The 3.0 liter V-6 on the other hand, I have a good deal of experience with, as I've been taking care of the one in my '89 Pathfinder for the last 140,000 some miles. I've heard this engine described by several a mechanic as virtually bullet proof. Just make sure there is oil in it and it will run and run. I make no claim that this is so, but it does have an excellent track record for being a low maintenance engine. However, like anything mechanical, there are a couple of things that you need to keep an eye on. First and foremost is this engine's timing belt. While not known as a problem spot for failures, it is highly recommended that you change it and its tensioner every 60,000 miles as Nissan requests. It is good insurance. Due to the design of this engine, should it break while running, there is a good chance that valves and pistons are going to come face to face in a rather nasty collision. You want to avoid this VERY costly proposition at all costs! Also, while you are in there, you might want to consider replacing the water pump and the coolant bypass hoses. Though Nissan doesn't call for it, its a good idea. Because of the way the engine is designed, replacement of either of these requires tearing it down as far as you need to change the timing belt, as the water pump bolts and the coolant by pass hoses are hidden behind the timing belt covers. And if you are really into preventative maintenance, replacing (or at least inspecting) the cam seals isn't a bad idea either.
Again, regarding the Z-24 Series four cylinder engines, I suggest referring to Dennis' page on the 720 series pickups as he is more knowledgeable in the area of these engines then I am.
The 3.0 liter V-6 engine is fairly limited in its aftermarket parts applications. The first modification I believe anyone should consider is a replacement air filter from the folks at K&N Engineering (for either engine). Their products come with an excellent warrantee, and although slightly more expensive then a replacement paper element, their oil and gauze element filters flow better. And as an added bonus, it can be cleaned and oiled again and placed back in service. One technical note on K&N filters for off road use. If you play in extremely dusty conditions, coat the inside AND outside of the filter with K&N filter oil. This will increase its ability to trap the fine dust particles. Also, more periodic oiling may be required, as the dust tends to wick the oil out of the gauze. This is important, because a dry filter will not filter as well!!
Borla makes an excellent T-304 stainless steel free flow exhaust for the Nissan Pathfinders that I highly recommend. It is a cat back exhaust that carries a 50 state CARB exemption number, making it legal for use on all vehicles. It also carries a million mile warrantee making it the last cat back system you'll ever have to buy... Not to mention, it sounds Great!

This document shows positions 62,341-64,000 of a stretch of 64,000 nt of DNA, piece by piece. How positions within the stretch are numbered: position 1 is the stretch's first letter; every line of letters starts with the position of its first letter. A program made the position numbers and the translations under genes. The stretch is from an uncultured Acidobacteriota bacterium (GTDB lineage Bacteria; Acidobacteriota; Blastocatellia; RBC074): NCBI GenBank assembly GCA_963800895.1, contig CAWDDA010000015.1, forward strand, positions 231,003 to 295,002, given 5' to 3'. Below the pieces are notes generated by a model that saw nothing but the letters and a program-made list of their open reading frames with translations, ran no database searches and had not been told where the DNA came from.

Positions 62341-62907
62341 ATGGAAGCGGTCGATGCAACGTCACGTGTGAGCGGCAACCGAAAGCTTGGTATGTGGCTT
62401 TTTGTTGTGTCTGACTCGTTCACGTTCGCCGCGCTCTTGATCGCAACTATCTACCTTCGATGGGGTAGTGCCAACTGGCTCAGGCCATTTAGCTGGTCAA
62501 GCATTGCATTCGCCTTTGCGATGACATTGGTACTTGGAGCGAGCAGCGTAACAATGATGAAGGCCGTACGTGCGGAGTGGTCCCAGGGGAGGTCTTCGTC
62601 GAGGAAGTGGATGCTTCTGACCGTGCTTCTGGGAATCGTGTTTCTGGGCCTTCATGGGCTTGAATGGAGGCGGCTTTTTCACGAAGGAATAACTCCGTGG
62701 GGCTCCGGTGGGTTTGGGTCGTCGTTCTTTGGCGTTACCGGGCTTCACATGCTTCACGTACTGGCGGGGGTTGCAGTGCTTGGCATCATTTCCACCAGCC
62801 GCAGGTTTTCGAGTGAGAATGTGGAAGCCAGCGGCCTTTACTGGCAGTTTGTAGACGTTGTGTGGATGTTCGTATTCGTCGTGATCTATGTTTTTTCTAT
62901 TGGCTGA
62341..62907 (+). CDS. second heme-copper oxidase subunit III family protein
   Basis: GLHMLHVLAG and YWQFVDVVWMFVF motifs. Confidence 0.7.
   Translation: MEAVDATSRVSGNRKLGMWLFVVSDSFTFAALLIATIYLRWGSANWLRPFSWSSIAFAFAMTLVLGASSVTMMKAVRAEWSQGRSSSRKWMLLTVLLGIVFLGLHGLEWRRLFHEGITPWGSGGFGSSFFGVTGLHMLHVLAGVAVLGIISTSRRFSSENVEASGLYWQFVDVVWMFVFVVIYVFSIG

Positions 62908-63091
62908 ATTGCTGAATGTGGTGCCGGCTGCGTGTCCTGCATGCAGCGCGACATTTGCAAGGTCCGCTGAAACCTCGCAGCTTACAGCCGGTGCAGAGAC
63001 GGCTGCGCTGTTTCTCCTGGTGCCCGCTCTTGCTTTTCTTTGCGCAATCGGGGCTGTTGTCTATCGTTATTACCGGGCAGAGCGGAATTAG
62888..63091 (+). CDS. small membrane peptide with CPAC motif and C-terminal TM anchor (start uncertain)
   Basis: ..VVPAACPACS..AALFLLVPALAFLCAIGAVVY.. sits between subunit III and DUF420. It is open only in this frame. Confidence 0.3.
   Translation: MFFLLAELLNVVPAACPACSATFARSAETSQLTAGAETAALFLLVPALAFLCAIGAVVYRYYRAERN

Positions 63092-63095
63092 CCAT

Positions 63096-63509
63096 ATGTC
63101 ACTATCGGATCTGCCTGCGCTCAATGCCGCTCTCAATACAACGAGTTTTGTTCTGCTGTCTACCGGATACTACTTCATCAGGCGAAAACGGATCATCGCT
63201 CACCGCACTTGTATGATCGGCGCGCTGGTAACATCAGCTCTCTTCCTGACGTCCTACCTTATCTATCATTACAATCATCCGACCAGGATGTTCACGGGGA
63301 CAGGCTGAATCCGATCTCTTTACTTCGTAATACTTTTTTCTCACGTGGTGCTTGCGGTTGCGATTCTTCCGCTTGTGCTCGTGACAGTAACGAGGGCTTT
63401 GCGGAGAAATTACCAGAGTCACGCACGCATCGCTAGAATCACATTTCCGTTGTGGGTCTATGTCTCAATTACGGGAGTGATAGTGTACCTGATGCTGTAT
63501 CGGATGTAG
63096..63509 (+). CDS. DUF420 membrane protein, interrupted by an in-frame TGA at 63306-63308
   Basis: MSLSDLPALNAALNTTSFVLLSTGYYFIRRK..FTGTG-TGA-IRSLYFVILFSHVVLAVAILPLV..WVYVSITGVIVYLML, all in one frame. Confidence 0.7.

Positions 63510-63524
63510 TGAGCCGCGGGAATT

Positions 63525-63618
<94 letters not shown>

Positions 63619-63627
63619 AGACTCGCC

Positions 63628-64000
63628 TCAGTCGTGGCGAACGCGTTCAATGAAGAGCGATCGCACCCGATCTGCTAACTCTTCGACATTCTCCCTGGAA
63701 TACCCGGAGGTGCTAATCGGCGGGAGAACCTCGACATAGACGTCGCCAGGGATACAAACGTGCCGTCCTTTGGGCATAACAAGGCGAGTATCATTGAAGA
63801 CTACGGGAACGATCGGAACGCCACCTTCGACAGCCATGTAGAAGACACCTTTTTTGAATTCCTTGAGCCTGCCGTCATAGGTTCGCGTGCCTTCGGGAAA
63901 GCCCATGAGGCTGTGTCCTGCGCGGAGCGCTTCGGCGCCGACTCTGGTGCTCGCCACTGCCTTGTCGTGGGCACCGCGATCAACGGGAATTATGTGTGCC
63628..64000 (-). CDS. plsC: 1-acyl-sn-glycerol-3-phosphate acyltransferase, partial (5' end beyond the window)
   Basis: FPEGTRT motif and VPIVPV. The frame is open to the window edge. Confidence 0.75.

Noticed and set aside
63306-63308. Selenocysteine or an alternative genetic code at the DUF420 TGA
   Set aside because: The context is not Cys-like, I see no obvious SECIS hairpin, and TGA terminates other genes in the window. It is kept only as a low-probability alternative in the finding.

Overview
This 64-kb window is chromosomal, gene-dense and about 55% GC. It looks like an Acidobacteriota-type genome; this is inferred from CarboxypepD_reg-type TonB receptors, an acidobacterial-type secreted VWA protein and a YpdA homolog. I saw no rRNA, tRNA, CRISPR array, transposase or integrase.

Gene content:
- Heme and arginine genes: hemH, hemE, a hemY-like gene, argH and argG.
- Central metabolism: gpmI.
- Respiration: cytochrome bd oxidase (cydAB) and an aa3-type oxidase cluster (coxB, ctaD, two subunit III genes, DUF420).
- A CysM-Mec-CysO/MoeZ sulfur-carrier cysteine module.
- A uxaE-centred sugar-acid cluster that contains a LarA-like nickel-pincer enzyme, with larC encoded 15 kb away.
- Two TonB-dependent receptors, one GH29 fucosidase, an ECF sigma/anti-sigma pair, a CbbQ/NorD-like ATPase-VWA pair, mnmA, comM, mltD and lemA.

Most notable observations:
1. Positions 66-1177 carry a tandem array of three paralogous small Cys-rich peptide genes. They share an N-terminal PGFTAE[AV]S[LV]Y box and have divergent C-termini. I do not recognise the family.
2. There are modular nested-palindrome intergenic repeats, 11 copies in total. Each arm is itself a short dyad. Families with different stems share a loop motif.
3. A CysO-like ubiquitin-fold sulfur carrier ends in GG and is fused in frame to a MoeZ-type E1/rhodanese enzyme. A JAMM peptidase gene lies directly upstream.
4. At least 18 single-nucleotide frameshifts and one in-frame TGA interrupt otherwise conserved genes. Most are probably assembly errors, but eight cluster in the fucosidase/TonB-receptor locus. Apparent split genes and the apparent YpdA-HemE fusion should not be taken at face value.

Doug Thorley also makes engine headers for the V-6, depending upon your model year, and transmission type. Most, though not all of Thorley's headers carry CARB exemption numbers making them a 50 state legal upgrades as well. I can not recommend them from personal experience, as I am one of the unlucky ones. He is still waiting on a CARB number for the 1989 Pathfinder V-6 headers, last I checked. I have however heard very good things about his products from fellow wheelers.
Something else to consider should you opt for Header and exhaust system modifications is a space age coating called JET-HOT. Jet-Hot is a ceramic based coating that is extremely heat and corrosion resistant. It is very durable and aesthetically pleasing. It is available in many different colors of finishes including a high polish that resembles chrome plating but is much more durable and doesn't blue. If you are interested in this coating, make sure to order your headers in an non-coated state, otherwise they will have to charge you to remove the coating.
The Nissan Motorsports catalog also has two different grinds of camshafts available for the V-6 engine. One is the European spec. grind that was used in the European versions of the truck. These are .392" lift, 264 Degree duration cams, and are not that much more radical then the stock cams. The other set is ground for Nissan Motorsports by ISKY and is a .425" lift, 256 degree duration cam set. To the best of my knowledge, neither of these cam sets is legal for street use in any state and certainly not in California. That said, also keep in mind, that if you change the cams, you need to replace the hydraulic lifters (set of twelve), an expensive proposition in and of itself.
The Nissan Motorsports catalog also lists a turbo oil pump that is said to increase oil flow volume by 25%. This part, to the best of my knowledge, is simply an OEM pump from a 300ZX turbo, as the catalog lists it as available from any dealer.